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TCM Underground - July 2018
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Never Too Young to Die

"The new American hero!" That's how short-lived outfit Paul Entertainment pitched Never Too Young to Die (1986), a teenaged take on James Bond, intended to kick start a franchise during a lull in the official 007 series as it transitioned from Roger Moore to Timothy Dalton. Here our secret agent star is Lance Stargrove (John Stamos), who gets his own theme song performed by rock singer Tommie Lee Bradley as he performs a series of feats straight out of the previous year's Gymkata (1985).

Cementing this film's Bond connection is the casting of George Lazenby, a one-shot 007 in the excellent On Her Majesty's Secret Service (1969), as Lance's estranged dad who ends up on the hit list of infamous hermaphrodite entertainer and cover terrorist Velvet Von Ragner (Gene Simmons). The Australian-born Lazenby had been dabbling in American television roles at the time after gaining some good critical notices for his role in Peter Bogdanovich's Saint Jack (1979), and though his role here is rather brief, it's entertaining to see him dropped in the '80s secret agent milieu. Easily the most entertaining raconteur of all the actors who have played Bond over the years, he most recently served as the subject and narrator of the raucous documentary, Becoming Bond (2017).

Twenty-two at the time of shooting, John Stamos was in between television gigs at the time having just finished his two-year role as Blackie Parrish on General Hospital. This would be a rare bid to push Stamos for big-screen stardom, and before this film even hit a handful of theaters he was back to the small screen for the short-lived sitcom You Again? opposite Jack Klugman. That show's brief shelf life led him to take on what would become the defining role of his career as Jesse on Full House, starting in 1987 and continuing to this day in its current Netflix incarnation, Fuller House.

Cast as Stamos's female lead in a more unorthodox choice: Vanity, the late Prince protégée and lead singer of the pop group Vanity 6. Born in Canada as Denise Katrina Matthews, she had been acting since the early '80s under the name D.D. Winters in films like the Canadian slasher Terror Train and Alfred Sole's erotic tropical fantasy Tanya's Island (both 1980), but her music career ended up giving her a much higher profile in the public eye. Though she was initially slated to star in Purple Rain (1984), her abrupt break with Prince coincided with a solo recording offer from Motown Records; the company also arranged for her to star in the glittery kung fu action film, The Last Dragon (1985), which can be seen as the clear impetus for her role in this film. Her Motown career resulted in a handful of singles, most notably the suggestive "Pretty Mess" and its sexually over-the-top music video. By 1986 her movie career seemed to be well on its way with this film and a significant part in John Frankenheimer's 52 Pick-Up for Cannon Films, but by the time she had her last starring theatrical role in Action Jackson (1988), her drug use was taking a major toll on her ability to work. She later wrote about her addiction experiences and near death from an overdose in her autobiography, which also chronicled her journey to becoming a born-again Christian speaker.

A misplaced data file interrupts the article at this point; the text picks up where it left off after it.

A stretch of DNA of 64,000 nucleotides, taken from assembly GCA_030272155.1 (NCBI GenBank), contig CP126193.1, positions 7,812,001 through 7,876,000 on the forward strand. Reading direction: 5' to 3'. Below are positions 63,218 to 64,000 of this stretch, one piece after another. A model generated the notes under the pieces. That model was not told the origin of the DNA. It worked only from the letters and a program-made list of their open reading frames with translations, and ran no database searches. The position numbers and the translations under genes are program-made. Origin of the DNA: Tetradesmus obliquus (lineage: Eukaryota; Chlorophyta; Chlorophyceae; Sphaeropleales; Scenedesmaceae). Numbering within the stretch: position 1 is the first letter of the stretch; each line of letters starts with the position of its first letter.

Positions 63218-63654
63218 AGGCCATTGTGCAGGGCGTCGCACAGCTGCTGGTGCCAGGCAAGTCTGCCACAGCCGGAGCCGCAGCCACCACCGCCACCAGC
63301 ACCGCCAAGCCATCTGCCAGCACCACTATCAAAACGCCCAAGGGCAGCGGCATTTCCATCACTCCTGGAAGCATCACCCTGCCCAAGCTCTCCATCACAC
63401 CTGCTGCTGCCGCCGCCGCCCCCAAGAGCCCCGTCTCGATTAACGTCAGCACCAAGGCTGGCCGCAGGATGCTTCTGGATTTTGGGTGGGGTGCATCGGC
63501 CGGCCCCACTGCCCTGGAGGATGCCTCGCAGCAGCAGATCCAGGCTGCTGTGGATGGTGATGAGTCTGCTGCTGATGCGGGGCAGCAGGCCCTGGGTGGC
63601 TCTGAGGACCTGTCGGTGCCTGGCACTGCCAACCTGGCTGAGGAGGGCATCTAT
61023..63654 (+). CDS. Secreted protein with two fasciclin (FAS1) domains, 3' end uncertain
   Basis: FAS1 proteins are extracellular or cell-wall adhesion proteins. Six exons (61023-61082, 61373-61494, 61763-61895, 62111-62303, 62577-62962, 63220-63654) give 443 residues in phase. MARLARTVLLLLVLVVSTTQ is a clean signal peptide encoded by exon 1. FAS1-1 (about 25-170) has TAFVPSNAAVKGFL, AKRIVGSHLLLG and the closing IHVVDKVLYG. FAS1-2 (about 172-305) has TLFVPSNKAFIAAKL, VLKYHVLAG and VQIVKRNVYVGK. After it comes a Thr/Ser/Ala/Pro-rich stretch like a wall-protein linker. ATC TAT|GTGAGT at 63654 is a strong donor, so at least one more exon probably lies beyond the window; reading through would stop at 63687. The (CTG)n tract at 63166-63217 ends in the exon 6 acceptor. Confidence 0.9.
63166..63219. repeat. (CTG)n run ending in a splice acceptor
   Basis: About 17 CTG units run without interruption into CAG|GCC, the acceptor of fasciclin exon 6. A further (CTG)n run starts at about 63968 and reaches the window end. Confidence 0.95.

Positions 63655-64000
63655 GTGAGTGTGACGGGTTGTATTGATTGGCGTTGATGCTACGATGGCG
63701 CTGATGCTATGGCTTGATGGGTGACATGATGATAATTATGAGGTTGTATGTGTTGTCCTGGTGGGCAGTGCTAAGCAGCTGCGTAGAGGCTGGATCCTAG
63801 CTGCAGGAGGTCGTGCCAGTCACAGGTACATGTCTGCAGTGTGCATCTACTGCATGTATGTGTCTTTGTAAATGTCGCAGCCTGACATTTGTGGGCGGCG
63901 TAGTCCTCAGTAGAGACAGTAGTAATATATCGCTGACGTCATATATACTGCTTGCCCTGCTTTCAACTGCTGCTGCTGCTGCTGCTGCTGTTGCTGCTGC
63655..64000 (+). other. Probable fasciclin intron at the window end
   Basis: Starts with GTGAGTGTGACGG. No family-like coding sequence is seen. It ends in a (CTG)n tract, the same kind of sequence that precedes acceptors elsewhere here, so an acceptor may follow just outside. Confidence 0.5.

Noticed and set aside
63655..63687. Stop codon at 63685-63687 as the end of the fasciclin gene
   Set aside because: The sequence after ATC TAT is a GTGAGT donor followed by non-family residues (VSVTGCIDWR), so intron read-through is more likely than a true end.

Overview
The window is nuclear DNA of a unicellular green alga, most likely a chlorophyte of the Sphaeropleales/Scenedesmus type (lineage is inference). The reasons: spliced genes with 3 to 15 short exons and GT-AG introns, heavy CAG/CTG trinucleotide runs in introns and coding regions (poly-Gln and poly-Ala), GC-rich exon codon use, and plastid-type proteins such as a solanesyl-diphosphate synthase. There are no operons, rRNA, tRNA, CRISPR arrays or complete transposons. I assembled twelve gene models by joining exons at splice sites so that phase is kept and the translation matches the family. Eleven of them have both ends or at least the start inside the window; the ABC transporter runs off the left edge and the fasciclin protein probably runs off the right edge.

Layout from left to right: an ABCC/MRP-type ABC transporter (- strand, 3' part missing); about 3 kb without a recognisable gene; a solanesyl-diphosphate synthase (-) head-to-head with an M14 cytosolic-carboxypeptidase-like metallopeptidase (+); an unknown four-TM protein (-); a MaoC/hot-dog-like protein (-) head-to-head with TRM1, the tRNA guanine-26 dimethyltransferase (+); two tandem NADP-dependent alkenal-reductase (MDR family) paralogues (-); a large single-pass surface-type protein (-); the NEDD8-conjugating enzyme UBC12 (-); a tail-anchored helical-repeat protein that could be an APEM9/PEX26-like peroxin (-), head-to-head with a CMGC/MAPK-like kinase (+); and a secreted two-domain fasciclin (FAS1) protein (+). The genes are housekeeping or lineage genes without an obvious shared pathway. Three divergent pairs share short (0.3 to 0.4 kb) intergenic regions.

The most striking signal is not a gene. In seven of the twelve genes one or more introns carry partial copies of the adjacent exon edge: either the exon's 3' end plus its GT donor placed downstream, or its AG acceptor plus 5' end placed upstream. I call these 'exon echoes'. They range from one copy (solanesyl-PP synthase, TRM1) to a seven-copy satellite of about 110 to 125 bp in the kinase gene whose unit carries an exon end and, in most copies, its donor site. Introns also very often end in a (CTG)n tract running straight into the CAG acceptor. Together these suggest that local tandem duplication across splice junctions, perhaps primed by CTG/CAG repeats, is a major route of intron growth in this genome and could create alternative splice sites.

However, the most famous music personality in this film is easily Gene Simmons, the Israeli-American co-lead singer and bass guitarist of the rock band Kiss. The group had recently taken to performing without its trademark makeup and rebranding its image, which also left him free to embark on what would be a fairly brief acting career. His first and most well-known part came with the Michael Crichton sci-fi film Runaway (1984) opposite Tom Selleck, which was followed with another 1986 film, Trick or Treat, in which he and fellow rocker Ozzy Osbourne essentially have glorified cameos. After this film he played a far more traditional terrorist against Rutger Hauer in Wanted: Dead or Alive (1987), and his theatrical acting career was essentially over. His role here required a far more intensive makeover than usual, of course, with his androgynous appearance including a great deal of styling and grooming as well as a wig purportedly used for a Simmons imitator on the TV series Wonder Woman. In addition, he received extensive consultation from real-life transvestites to prepare for the role, and several of them can be seen as backup in his on-screen band.

Though it went to VHS in 1987 from Charter Video after going mostly unseen in theaters, Never Too Young to Die has since amassed a small cult following through its revival theatrical screenings and return to video on Blu-ray no less after being inherited by MGM. Easily one of the wildest of the many James Bond imitators over the years, it's a film that could have only been made in the mid-1980s and which plays better today as an excessive reminder of an age in which movies and music videos were almost indistinguishable.

By Nathaniel Thompson

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